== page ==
Why You Should Consider Adding Hip Bridges To Your Glute Routine

When it comes to glute-burning exercises, we're familiar with back squats, deadlifts, and different lunge variations. But those backside burners aren't the only exercises worth adding to your glute routine. If you're looking for a butt-toning exercise that is somewhat gentle yet packs a punch, hip bridges will do the trick. That's right: this glute-specific training exercise is performed lying down. Oftentimes you'll find it added to a yoga routine, a warm-up (hence the gentleness), or a strength training workout (hence the booty-burning potential).

In fact, the versatility of the exercise is one of the biggest benefits of hip bridges (via Byrdie). The movement allows you to both stretch your leg muscles and build up several other muscle groups simultaneously. Outside of the gluteal muscles, bridges also work the abs and obliques, hip abductors, hamstrings, and quadriceps, points out Verywell Fit.

Beyond strengthening the muscles, this simple movement boosts core stability, improves posture, strengthens connective tissues and joints, and decreases the risk of injury (per Byrdie). One 2015 study shares that exercises like the hip bridge that focus on core strength can even help alleviate lower back pain, since the movement enhances deep trunk muscle stability. So, if increasing core and glute strength are at the top of your fitness goals, adding hip bridges to your routine may not be a bad idea. As always, talk to your doctor first before switching up your fitness routine.

How to properly perform a hip bridge

Hip bridges are pretty straightforward to perform. To start, you'll want to find an open space on the floor. For those wanting a softer surface, use a yoga mat or towel, or perform the exercise on carpet. Next, you'll want to lie on your back, bending your knees until your feet are flat on the floor and directly underneath your knees (via Verywell Fit). Squeeze your core and butt, then lift your hips up to the sky, creating a straight line between your shoulders and knees. Hold for 20 to 30 seconds, then release back down.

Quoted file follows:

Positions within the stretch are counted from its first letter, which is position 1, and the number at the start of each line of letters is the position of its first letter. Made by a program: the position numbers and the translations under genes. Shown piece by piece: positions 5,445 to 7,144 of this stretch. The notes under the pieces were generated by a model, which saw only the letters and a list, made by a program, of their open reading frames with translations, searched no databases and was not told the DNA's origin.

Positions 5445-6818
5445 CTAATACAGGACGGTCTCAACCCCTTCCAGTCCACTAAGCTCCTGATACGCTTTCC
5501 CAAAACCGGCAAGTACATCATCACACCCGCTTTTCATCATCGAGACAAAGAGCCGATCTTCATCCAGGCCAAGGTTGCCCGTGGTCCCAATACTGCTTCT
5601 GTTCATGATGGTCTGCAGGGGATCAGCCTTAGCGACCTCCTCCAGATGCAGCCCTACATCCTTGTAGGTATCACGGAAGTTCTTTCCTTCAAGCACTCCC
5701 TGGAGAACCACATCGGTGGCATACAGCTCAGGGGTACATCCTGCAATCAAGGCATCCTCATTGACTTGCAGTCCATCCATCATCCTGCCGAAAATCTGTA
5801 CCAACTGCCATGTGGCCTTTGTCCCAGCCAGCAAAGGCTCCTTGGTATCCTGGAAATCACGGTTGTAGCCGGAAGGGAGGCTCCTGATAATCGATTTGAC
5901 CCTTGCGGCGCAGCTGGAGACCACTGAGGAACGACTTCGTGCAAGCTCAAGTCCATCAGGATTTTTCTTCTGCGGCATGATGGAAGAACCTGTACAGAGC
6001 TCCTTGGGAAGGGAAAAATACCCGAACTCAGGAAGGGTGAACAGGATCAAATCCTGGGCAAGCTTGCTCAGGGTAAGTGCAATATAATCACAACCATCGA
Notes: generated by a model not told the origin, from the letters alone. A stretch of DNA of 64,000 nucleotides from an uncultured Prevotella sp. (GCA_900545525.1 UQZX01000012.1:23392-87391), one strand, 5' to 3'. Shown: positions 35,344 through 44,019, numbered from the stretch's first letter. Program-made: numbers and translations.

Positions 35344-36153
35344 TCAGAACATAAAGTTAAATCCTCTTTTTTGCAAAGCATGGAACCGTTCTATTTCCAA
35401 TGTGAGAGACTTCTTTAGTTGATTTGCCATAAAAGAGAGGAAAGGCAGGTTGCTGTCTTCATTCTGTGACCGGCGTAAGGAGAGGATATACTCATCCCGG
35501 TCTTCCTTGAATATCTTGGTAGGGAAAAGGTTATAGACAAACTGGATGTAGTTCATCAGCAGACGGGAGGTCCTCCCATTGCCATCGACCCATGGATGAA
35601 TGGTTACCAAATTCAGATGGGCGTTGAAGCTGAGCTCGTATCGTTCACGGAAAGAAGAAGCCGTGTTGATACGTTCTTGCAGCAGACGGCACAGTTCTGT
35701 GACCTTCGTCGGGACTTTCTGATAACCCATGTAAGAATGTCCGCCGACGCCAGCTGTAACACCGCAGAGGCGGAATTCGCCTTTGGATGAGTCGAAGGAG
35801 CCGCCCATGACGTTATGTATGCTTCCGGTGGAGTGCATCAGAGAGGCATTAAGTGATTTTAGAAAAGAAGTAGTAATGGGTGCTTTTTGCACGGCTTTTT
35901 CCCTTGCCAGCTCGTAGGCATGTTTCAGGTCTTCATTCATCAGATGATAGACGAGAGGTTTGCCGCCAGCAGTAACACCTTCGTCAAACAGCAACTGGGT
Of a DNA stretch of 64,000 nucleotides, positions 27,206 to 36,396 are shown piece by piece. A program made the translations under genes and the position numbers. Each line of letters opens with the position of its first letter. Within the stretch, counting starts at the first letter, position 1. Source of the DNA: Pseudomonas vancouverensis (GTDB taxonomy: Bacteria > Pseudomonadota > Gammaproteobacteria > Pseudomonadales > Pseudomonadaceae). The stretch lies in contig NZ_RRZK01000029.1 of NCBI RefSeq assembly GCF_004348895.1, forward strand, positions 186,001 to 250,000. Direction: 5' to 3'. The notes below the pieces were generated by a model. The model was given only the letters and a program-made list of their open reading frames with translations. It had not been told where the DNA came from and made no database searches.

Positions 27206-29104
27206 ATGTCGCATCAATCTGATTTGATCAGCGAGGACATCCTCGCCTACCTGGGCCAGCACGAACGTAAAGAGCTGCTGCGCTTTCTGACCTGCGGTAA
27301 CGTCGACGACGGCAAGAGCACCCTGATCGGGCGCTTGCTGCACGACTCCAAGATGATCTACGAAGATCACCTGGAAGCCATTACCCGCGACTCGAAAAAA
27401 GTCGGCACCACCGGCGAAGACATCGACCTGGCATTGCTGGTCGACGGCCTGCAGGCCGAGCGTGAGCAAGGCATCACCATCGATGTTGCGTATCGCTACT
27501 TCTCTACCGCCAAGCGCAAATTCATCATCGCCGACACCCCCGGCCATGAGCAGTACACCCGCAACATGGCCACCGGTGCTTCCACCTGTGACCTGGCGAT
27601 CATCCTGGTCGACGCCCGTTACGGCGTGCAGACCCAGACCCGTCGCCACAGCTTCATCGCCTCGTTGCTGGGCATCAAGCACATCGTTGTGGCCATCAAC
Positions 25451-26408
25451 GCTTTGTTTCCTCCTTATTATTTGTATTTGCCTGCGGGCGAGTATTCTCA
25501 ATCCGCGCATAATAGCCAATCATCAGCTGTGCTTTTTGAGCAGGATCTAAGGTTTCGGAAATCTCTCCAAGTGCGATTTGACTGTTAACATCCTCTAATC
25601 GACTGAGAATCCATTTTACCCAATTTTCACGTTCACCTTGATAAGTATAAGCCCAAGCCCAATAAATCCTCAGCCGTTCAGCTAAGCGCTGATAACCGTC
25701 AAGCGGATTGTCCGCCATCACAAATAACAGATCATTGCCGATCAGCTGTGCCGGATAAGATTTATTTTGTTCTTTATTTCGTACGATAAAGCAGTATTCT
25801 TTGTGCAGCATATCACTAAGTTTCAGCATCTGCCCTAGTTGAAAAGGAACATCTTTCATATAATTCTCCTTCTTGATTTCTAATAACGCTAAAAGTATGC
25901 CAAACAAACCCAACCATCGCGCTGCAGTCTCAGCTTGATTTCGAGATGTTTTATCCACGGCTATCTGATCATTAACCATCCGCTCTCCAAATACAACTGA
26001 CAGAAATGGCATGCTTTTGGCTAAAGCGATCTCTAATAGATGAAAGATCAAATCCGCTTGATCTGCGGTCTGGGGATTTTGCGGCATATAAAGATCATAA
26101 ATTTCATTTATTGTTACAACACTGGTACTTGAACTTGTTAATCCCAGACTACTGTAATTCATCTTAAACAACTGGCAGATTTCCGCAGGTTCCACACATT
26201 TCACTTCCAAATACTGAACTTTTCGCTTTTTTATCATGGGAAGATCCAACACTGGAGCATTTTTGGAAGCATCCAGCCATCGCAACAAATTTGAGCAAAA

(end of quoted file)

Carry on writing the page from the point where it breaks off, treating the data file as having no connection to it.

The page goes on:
Once you feel confident with the technique of a basic hip bridge, there are many other variations to try. Some of the most common are bridges with resistance bands, elevated bridges, and single leg bridges (per Byrdie). For bridges with resistance bands, follow the same motion as a basic bridge, but place a band right above the kneecap, and press your knees against the band as you hold the bridge.

Elevated bridges, on the other hand, aren't performed on the floor. Instead, they're performed against a raised surface like a workout bench to lift your back and further tax your muscles to increase stabilization and strength (via Byrdie). Barbells can also be added to this variation to add even more tension to the movement. Unlike regular bridges, Healthline points out that barbell bridges require you to hold a barbell across your hips throughout the bridge motion.